Lower CPC and better Google Ad positioning: the key is in the Quality Score

August 25, 2009

Google Adwords uses a metric called 'Quality Score' to measure the relevance of your ad to each keyword search you're hoping to appear on. The Quality Score is what differentiates buying an ad on Google from buying an ad in an auction. It punishes shady advertisers and rewards relevant and appropriate ad campaigns.

What is the Quality Score based on?

While Google is not 100% clear about what exactly goes into the Quality Score, they do give us a good idea of the most important variables:

Click-Through Rate

CTR is by far the biggest variable in determining your Quality Score. It seems they feel that their collective users should be the first people to judge (by choosing whether or not to click) if an ad should be rewarded with a high Quality Score or punished and have to pay more.

Google looks at the previous CTR for this specific keyword (usually judged after around 10,000 impressions), the ad group and campaign, and even previous CTRs for the overall Adwords account.


For text ads, it's important to create separate ads for separate groups of keywords so that the wording relates and positively affects your Quality Score.

The ad landing page's copy can also affect the quality score, particularly with display content network ads that don't have any text to work with. Landing pages need to load quickly, have relevant content and clear privacy policies to constructively impact your Quality Score.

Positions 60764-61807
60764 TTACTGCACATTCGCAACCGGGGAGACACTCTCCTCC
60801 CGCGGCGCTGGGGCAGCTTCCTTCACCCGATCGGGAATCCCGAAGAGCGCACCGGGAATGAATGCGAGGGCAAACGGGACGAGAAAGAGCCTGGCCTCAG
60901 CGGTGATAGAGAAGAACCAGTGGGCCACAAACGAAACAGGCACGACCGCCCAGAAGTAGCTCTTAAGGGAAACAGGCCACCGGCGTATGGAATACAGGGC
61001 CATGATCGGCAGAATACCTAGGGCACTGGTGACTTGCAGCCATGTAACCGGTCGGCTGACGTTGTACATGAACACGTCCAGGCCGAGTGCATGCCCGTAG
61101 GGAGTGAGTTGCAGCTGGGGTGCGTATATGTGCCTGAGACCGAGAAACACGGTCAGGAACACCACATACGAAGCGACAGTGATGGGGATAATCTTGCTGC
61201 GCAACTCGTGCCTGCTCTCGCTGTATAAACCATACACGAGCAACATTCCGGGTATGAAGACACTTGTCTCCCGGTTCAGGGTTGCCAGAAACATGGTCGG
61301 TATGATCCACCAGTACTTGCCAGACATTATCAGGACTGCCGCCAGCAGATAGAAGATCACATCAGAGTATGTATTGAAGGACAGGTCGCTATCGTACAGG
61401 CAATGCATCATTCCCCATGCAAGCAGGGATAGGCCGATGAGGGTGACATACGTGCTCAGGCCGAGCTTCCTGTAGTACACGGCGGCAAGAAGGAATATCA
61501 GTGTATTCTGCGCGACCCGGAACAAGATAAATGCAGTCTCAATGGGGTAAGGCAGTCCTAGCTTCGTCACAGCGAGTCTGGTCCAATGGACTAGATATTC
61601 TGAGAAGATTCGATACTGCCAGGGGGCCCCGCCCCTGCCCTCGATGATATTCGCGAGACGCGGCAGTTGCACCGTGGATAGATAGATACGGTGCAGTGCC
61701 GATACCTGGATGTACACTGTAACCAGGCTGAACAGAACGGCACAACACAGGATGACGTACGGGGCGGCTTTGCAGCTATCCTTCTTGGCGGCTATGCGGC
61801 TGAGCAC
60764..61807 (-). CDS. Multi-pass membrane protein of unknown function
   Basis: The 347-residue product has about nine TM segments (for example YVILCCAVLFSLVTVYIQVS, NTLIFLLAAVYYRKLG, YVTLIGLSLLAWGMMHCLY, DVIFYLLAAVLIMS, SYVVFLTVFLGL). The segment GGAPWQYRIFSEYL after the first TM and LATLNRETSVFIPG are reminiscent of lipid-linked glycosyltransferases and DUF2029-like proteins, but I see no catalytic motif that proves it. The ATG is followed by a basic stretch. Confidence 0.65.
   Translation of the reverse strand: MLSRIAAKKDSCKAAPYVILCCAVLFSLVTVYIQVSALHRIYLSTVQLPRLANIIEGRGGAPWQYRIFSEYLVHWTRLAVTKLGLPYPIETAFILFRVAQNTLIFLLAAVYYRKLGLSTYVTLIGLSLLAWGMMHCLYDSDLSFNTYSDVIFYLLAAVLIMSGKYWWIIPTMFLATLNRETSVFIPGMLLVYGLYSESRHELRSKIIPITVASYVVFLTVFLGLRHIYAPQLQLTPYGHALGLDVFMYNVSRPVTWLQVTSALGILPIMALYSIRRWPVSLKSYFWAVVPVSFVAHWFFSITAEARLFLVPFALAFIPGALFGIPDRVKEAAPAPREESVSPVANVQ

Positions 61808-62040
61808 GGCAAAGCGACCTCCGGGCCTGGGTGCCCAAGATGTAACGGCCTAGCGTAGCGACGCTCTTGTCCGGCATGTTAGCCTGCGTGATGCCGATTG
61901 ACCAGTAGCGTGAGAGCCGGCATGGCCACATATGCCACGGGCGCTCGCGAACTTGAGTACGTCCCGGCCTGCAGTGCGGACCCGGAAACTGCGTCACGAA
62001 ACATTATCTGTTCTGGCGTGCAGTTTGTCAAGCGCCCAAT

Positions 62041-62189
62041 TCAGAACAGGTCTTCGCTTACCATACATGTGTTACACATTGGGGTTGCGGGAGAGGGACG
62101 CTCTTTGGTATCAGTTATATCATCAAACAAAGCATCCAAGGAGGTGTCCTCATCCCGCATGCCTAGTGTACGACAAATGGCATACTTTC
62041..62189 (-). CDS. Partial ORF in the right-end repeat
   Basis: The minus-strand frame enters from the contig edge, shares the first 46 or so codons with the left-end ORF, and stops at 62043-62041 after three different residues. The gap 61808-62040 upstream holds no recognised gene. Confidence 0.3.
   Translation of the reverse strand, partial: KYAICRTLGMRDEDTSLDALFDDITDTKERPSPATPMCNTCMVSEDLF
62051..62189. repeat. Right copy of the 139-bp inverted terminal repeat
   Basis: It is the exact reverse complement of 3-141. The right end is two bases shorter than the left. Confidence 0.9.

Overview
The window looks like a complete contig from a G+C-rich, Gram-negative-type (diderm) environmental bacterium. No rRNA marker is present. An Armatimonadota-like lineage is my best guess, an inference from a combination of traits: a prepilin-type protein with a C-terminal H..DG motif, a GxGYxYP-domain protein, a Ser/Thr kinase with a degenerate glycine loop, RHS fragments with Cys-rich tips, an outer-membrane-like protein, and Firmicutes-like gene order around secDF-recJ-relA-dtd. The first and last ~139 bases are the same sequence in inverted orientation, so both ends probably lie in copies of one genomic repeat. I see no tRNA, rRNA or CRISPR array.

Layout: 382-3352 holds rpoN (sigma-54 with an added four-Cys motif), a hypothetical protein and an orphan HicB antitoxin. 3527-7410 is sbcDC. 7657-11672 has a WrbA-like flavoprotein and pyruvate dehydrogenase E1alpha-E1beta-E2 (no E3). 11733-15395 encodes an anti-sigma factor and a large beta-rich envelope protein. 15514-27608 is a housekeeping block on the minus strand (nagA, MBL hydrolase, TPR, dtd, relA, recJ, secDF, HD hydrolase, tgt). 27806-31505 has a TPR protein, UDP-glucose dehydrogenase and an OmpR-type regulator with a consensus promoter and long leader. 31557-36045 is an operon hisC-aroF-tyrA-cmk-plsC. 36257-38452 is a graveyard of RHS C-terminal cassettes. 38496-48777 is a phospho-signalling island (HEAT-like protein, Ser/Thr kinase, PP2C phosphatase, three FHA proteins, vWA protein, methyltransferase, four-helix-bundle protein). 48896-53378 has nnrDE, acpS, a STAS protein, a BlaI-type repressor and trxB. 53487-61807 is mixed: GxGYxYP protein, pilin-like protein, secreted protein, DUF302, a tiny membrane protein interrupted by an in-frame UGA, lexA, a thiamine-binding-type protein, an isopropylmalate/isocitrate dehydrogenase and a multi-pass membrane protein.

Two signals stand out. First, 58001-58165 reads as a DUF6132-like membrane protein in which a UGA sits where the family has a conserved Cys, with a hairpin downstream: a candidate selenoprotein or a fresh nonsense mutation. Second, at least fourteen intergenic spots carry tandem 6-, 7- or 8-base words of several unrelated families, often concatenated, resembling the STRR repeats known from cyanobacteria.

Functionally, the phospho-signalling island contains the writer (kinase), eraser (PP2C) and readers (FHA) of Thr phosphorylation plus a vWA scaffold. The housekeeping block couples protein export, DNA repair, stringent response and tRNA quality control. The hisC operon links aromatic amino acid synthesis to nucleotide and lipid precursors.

How does the Quality Score affect an Ad's position?

To answer that question, let's go over some ad-placement information:

  • If your ad isn't being displayed on the first page of keyword search results, it increasingly might as well not be showing up at all.
  • Where your ad is displayed is based on its Ad Rank.
  • The higher an ad rank, the higher the ad positioning.

The formula for Google's Ad Rank is basically:

Ad Rank = Quality Score * Max CPC bid

So your ad's Quality Score is just as important in determining where your ad is placed as how much you're willing to pay.

For example, imagine that You and 3 other people are fighting for an ad placement next to the keyword "Chewbacca." The following is a chart of your Quality Scores and Maximum CPC.

You can see that using the formula for Ad Rank, you edged out Biggs for the first Ad Position by having a higher Quality Score even though Biggs was willing to spend $2 more per click.

How does the Quality Score affect an Ad's CPC?

Google describes its CPC pricing model as "[giving] you the lowest possible price in order for you to maintain your ad's position."

The more exact formula for your actual CPC is:

Actual CPC = (Ad Rank to beat / Quality Score) + 1 cent.

Looking at the same battle for the Chewbacca keyword,

you'll notice that You have secured the number one ad position while paying nearly a dollar less than Biggs did for ad position #2. This is a direct result of your higher Quality Score. If you look at the chart below, you'll see how your actual CPC drops even lower as Quality Score increases (keeping all other variables the same).

The End Result

The Quality Score is Google's way of preventing an advertiser with too much money from simply buying any keyword he wants and also rewarding good, relevant advertising through discounts and better ad placements. By acknowledging how the Quality Score is calculated and creating campaigns accordingly, you can be one of the ones paying less per-click.

What other ways are there to improve your Quality Score? What else should people be looking out for?

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